(Updates with Ubben’s comments from 17th paragraph.)
April 22 (Bloomberg) -- Bill Ackman’s Pershing Square Capital Management LP amassed almost 10 percent of Allergan Inc. in less than two months without raising many eyebrows at the Botox-maker he’s now targeting in a hostile takeover bid.
Now, Ackman’s activist hedge fund has partnered with serial acquirer Valeant Pharmaceuticals International Inc. to buy Allergan for about $46 billion in a cash-and-stock deal. The goal is to reap savings by joining the companies’ skin- and eye- care businesses.
Ackman began buying Allergan stock Feb. 25 and then in March switched to over-the-counter call options to accumulate his stake, regulatory filings show. A buying pause April 9 and 10 helped lower the price, before Ackman resumed in earnest April 11, according to two people familiar with the matter.
Valeant was interested in the unusual arrangement with Ackman because the hedge fund could amass more of Allergan’s shares before making a public disclosure, said a person familiar with the matter. The shares rallied the most since 2009 in the six days before the stake and bid were disclosed yesterday, soaring 22 percent, and trading volume last week approached the highest level in a year.
U.S. securities law “allows a company like Pershing to get a running start as there is not disclosure of the intent to take over a firm” until 10 days after acquiring more than 5 percent of the target’s shares, said James Cox, a professor at Duke University School of Law.
Ackman is partnering with a voracious acquirer in Valeant Chief Executive Officer Mike Pearson, who took the helm at the Laval, Quebec-based company in 2008 and has since spent at least $19 billion buying more than 35 companies.
Valeant today offered $48.3 in cash and 0.83 of its shares for each Allergan share, in a deal valued at $45.7 billion based on yesterday’s closing price. Allergan gained more than 16 percent to $164.95 as of 1:27 p.m. in New York, giving it a market value of $49 billion.
“We firmly believe that combining Valeant and Allergan would create an unrivaled platform for growth and value creation in health care, and we look forward to finalizing and announcing the terms of our proposal shortly,” Valeant said in an e-mail.
Pershing Square supports the offer, Valeant said in a statement, and will elect to accept Valeant’s stock in the deal, becoming a shareholder of the combined company.
Rather than spend what Pearson says can be billions of dollars developing drugs from scratch, he buys companies with existing products, such as Bausch & Lomb for $8.7 billion last year, his biggest acquisition to date. That spending spree has left Valeant with debt of about $17 billion, according to data compiled by Bloomberg -- another reason a partnership on a deal this big makes sense.
“These guys are all finding out that they have to do different approaches because sometimes all that public information doesn’t help their cause, they wind up paying more for a company,” said Carlo Panaccione, co-founder of Navigation Group in Redwood Shores, California, who oversees around $375 million. Alliances like this may help deals “without having to necessarily show your hand too early.”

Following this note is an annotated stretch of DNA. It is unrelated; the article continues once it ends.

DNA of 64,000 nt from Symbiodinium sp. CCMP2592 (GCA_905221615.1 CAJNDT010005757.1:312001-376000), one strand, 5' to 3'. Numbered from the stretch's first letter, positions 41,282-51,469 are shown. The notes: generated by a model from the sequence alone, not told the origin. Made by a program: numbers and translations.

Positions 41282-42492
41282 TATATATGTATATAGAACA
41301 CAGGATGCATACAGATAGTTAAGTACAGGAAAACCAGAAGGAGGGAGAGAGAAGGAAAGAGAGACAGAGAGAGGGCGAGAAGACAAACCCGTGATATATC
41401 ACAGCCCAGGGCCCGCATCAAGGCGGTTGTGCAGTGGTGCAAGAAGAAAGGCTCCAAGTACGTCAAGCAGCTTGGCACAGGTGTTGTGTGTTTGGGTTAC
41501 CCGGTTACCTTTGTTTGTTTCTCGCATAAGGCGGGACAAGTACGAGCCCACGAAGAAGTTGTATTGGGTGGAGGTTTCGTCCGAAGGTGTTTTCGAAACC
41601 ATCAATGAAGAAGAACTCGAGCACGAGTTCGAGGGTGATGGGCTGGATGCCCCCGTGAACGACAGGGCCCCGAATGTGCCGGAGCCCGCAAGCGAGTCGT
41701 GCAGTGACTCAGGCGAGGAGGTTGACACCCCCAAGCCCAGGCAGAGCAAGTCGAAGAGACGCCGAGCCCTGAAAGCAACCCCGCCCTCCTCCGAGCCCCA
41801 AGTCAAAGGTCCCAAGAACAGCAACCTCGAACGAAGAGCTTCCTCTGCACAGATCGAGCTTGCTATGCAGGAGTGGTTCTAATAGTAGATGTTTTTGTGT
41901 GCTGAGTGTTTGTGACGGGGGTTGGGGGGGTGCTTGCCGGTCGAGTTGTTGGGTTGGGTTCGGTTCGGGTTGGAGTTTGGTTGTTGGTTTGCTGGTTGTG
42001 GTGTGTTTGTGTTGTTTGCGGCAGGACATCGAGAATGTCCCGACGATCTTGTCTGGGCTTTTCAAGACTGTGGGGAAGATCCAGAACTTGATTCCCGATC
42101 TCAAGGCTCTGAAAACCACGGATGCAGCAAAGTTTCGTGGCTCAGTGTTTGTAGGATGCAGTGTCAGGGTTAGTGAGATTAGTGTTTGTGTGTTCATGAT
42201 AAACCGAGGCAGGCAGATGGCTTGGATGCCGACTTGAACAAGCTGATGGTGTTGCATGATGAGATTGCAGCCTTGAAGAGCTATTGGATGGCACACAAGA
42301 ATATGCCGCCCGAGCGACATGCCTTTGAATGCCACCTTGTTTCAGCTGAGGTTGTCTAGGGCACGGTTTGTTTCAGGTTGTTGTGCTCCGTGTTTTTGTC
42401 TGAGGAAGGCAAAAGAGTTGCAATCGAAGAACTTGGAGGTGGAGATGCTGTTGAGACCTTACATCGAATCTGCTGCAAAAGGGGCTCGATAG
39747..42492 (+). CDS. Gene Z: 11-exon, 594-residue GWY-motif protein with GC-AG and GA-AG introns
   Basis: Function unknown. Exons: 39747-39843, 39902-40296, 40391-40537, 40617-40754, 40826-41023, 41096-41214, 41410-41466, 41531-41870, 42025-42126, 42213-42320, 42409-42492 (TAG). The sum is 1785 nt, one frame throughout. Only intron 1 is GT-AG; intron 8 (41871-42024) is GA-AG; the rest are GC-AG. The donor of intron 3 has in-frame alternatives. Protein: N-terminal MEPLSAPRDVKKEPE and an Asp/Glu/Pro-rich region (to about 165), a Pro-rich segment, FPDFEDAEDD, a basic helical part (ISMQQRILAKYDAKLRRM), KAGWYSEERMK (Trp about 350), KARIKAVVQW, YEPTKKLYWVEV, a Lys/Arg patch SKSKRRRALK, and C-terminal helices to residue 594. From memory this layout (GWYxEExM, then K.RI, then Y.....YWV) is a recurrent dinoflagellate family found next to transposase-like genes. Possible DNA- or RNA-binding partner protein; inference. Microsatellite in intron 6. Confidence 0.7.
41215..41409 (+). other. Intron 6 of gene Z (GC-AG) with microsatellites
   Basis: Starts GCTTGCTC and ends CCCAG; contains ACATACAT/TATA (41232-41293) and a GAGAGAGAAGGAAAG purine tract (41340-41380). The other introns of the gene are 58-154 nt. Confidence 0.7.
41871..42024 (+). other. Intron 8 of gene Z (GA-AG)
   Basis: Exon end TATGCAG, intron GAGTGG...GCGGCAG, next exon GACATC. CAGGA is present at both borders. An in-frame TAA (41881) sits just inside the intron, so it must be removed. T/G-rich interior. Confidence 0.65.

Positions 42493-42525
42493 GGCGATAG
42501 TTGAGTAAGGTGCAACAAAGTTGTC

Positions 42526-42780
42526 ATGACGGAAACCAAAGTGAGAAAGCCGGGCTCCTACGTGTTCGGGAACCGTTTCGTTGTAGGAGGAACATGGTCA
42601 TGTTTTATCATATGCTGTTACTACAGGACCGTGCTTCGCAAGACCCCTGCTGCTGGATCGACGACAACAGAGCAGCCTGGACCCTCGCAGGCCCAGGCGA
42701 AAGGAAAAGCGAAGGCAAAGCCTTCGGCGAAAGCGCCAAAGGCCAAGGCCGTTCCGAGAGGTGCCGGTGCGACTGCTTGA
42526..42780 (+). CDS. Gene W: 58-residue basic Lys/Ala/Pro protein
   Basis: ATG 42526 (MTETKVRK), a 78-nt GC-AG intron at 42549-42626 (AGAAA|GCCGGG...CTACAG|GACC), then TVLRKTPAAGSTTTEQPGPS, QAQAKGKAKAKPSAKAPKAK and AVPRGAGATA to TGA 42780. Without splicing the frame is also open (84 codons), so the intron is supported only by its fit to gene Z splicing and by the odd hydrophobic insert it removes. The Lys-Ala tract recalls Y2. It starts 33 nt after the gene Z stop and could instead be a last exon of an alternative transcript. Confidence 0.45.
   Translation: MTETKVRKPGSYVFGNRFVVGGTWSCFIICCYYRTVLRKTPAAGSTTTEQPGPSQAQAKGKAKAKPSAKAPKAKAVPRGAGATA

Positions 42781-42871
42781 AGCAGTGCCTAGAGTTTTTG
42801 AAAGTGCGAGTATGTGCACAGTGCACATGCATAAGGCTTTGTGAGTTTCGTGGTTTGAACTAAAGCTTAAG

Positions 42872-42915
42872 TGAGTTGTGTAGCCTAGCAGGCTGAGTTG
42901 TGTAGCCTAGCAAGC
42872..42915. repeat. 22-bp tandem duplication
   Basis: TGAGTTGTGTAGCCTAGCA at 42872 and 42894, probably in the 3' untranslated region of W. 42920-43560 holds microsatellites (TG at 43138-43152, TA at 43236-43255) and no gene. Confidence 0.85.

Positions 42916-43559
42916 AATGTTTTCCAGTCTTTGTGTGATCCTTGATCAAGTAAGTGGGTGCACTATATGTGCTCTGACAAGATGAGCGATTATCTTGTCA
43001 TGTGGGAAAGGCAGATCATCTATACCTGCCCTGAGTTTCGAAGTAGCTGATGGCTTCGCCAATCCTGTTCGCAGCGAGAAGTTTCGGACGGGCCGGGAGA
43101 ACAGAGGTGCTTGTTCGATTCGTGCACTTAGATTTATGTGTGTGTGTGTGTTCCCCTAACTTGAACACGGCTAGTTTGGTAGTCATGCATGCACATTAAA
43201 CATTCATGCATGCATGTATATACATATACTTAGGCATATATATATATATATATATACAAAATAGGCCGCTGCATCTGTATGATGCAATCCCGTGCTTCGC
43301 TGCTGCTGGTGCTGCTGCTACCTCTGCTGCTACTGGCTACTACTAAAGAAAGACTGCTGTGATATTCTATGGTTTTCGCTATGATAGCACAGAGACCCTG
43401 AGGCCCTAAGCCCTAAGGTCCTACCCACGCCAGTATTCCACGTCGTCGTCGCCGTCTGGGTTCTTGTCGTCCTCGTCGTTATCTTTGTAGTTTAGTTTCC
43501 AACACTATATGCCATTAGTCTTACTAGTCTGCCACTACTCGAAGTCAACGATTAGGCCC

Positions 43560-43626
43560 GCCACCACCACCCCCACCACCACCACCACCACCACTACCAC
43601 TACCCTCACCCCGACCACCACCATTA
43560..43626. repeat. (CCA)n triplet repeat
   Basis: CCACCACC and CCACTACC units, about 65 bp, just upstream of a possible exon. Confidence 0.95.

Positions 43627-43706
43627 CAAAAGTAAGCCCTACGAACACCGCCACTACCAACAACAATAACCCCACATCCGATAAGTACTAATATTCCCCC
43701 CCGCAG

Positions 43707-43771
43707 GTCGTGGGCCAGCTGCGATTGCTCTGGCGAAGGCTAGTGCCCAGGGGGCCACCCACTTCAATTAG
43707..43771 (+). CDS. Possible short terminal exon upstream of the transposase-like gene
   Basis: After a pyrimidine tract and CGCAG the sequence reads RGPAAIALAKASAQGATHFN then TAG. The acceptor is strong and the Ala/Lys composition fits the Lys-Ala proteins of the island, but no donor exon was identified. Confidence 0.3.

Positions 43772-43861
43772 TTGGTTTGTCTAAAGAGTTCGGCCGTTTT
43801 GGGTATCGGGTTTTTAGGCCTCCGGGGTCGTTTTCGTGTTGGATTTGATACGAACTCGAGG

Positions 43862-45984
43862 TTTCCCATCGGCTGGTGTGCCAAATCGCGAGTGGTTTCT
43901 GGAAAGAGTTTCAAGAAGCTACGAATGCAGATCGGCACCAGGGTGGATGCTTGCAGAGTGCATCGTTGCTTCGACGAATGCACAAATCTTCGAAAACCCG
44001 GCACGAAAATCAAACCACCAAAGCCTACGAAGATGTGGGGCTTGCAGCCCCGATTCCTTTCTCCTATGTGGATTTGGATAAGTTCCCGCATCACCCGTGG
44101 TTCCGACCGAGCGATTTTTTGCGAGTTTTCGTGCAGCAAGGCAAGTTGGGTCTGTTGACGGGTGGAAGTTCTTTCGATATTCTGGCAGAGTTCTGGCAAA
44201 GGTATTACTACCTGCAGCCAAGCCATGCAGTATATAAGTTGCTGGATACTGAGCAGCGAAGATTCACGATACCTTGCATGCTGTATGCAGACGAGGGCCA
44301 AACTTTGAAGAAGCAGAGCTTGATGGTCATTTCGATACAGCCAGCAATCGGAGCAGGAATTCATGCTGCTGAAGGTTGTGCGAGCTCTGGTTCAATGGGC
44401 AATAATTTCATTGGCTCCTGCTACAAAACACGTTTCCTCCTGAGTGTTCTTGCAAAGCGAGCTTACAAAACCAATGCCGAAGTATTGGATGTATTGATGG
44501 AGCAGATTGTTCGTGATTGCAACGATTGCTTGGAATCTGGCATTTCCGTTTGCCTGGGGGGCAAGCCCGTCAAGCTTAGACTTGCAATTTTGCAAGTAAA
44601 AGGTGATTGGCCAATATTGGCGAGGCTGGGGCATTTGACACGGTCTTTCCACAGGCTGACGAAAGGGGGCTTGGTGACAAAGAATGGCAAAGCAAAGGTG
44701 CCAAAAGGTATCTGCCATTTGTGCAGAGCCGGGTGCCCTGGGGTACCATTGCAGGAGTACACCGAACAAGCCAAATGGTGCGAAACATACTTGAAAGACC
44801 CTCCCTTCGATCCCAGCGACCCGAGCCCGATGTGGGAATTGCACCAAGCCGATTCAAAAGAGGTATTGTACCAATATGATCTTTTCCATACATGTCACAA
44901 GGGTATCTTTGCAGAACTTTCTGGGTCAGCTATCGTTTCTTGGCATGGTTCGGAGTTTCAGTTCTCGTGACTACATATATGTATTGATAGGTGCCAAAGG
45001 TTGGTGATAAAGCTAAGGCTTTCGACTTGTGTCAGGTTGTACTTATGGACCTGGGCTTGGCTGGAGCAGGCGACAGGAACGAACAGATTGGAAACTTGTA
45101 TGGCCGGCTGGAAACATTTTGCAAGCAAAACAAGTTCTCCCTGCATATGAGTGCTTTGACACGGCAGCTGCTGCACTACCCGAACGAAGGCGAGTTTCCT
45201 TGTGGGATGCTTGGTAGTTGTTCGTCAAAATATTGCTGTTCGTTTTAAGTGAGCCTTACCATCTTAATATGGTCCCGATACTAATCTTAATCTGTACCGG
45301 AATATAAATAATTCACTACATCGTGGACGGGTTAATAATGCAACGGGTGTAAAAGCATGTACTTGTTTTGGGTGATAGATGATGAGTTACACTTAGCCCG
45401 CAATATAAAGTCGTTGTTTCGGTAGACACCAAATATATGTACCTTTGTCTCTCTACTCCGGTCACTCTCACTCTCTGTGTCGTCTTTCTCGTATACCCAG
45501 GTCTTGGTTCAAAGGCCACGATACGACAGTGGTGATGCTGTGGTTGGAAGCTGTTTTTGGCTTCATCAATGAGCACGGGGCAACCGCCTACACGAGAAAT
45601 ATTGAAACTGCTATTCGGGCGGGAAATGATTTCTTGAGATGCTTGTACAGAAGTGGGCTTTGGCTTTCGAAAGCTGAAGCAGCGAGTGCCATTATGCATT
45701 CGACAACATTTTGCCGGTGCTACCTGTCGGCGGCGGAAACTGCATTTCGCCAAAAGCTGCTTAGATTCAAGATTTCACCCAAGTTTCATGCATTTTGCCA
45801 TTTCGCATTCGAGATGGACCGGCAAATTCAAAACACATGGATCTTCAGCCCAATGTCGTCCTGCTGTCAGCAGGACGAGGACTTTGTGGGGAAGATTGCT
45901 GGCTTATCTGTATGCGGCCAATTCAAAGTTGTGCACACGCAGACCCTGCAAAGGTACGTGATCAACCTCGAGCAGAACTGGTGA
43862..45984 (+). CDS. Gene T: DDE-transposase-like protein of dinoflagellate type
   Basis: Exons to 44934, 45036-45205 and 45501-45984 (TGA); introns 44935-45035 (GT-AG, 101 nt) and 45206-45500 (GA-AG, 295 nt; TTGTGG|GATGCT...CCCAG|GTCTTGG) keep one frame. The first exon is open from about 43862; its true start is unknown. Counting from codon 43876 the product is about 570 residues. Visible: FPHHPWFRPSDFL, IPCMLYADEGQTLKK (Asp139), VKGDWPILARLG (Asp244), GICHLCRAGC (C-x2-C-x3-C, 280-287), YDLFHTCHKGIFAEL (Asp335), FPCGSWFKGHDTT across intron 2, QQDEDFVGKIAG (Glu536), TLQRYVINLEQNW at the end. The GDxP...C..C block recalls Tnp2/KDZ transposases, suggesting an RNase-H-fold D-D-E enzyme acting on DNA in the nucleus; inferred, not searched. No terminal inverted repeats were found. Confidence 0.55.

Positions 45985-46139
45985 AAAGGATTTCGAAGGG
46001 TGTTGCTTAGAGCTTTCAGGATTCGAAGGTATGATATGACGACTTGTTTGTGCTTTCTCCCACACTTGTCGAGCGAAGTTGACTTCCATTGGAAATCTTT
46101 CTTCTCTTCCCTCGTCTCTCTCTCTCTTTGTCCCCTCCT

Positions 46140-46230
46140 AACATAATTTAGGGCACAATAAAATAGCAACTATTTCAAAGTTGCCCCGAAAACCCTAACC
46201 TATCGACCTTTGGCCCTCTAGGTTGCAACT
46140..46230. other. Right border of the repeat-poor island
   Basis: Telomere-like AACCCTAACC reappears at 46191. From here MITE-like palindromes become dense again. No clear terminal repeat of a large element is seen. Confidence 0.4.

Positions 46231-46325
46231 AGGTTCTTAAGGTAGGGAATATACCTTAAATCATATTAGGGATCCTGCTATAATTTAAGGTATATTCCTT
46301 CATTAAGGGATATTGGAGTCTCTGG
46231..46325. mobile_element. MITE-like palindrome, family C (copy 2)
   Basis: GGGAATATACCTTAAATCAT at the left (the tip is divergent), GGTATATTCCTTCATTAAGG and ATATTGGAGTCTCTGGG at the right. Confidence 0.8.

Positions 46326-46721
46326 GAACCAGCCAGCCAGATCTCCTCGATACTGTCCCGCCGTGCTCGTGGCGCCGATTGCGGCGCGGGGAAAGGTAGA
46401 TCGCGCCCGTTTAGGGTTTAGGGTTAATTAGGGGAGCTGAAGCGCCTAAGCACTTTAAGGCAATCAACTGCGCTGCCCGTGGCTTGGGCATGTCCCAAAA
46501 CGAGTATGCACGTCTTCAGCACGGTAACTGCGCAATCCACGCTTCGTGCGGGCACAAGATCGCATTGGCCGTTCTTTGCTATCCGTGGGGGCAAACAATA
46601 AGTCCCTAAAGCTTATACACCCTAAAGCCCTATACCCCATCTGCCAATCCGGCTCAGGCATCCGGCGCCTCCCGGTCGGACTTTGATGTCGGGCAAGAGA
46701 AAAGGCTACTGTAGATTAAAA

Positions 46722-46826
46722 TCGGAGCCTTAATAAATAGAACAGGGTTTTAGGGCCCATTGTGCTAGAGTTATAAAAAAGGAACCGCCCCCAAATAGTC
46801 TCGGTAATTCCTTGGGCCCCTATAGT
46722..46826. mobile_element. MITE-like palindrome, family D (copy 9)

Almost 24 million Allergan shares changed hands last week, the most since June, according to data compiled by Bloomberg. The stock was up 28 percent this year through yesterday, the ninth-best performer in the Standard & Poor’s 500 Index. Ackman spent about $76 million on Allergan shares in late February, according to a regulatory filing. He then bought about $3 billion in over-the-counter calls in March and April.
Pearson reiterated in a Bloomberg interview last month that he could do a deal in 2014 comparable to Bausch & Lomb, after telegraphing his intention to do a larger deal at a Goldman Sachs Group Inc. conference in January.
Last year, Valeant tried unsuccessfully to acquire Actavis Plc, Bloomberg reported. In February, Actavis agreed to buy Forest Laboratories Inc. in a $25 billion deal, as other pharmaceutical companies race to gain scale and add products by acquiring rivals.
Valeant itself was earlier successfully targeted by activist investment fund ValueAct Holdings LP, and the firm’s president, Mason Morfit, joined the company’s board.
Valeant was pursuing long-shot disease cures when ValueAct invested in 2007. Morfit helped convince the board to turn to less sexy, higher-return branded generics and recruit Pearson as its CEO, with overhauled compensation practices that reward shareholder outperformance. Valeant has since grown into a $42 billion drugmaker from a $1.4 billion company.
Morfit is leaving Valeant’s board and was not included in the proxy statement issued today, ValueAct CEO Jeff Ubben said on the sidelines of a conference in New York.
Ackman structured the Allergan-Valeant deal and approached Valeant with the idea, Ubben told reporters today. Making the takeover bid with Ackman’s 10 percent stake gives Valeant “a running start on the vote, and a bit of a block position,” Ubben said.
Valeant had for more than a year been seeking a friendly deal with Allergan, Ubben said. Valeant made “overtures” to Allergen for more than 18 months, according to its statement.
Pearson also bought two companies last year that sold themselves amid pressure from another activist investor. Voce Capital Management LLC, a San Francisco investment fund, sent letters to management of both Obaji Medical Products Inc. and Solta Medical Inc. urging them to seek buyers. Valeant snapped up Obaji in March 2013 for $376 million and Solta in December for $263 million.
Allergan confirmed in a separate statement today that it received an unsoliticed takeover proposal from Valeant.
--With assistance from Gerrit De Vynck in Toronto.